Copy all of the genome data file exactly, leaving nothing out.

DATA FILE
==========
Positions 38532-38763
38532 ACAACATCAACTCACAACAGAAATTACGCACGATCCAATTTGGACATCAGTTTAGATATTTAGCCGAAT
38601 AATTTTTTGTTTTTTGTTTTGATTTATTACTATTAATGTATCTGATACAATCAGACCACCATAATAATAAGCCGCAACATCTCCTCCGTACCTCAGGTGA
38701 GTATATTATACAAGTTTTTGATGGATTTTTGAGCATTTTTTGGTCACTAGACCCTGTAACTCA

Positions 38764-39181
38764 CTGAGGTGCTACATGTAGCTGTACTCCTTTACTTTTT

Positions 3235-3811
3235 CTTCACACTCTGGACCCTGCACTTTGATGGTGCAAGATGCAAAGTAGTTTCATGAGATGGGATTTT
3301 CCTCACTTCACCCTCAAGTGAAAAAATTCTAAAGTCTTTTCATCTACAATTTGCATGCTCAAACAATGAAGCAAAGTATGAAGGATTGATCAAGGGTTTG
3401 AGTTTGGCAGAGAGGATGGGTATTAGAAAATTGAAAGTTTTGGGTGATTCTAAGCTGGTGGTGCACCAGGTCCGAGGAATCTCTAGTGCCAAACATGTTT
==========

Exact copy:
Positions 38532-38763
38532 ACAACATCAACTCACAACAGAAATTACGCACGATCCAATTTGGACATCAGTTTAGATATTTAGCCGAAT
38601 AATTTTTTGTTTTTTGTTTTGATTTATTACTATTAATGTATCTGATACAATCAGACCACCATAATAATAAGCCGCAACATCTCCTCCGTACCTCAGGTGA
38701 GTATATTATACAAGTTTTTGATGGATTTTTGAGCATTTTTTGGTCACTAGACCCTGTAACTCA

Positions 38764-39181
38764 CTGAGGTGCTACATGTAGCTGTACTCCTTTACTTTTT

Positions 3235-3811
3235 CTTCACACTCTGGACCCTGCACTTTGATGGTGCAAGATGCAAAGTAGTTTCATGAGATGGGATTTT
3301 CCTCACTTCACCCTCAAGTGAAAAAATTCTAAAGTCTTTTCATCTACAATTTGCATGCTCAAACAATGAAGCAAAGTATGAAGGATTGATCAAGGGTTTG
3401 AGTTTGGCAGAGAGGATGGGTATTAGAAAATTGAAAGTTTTGGGTGATTCTAAGCTGGTGGTGCACCAGGTCCGAGGAATCTCTAGTGCCAAACATGTTT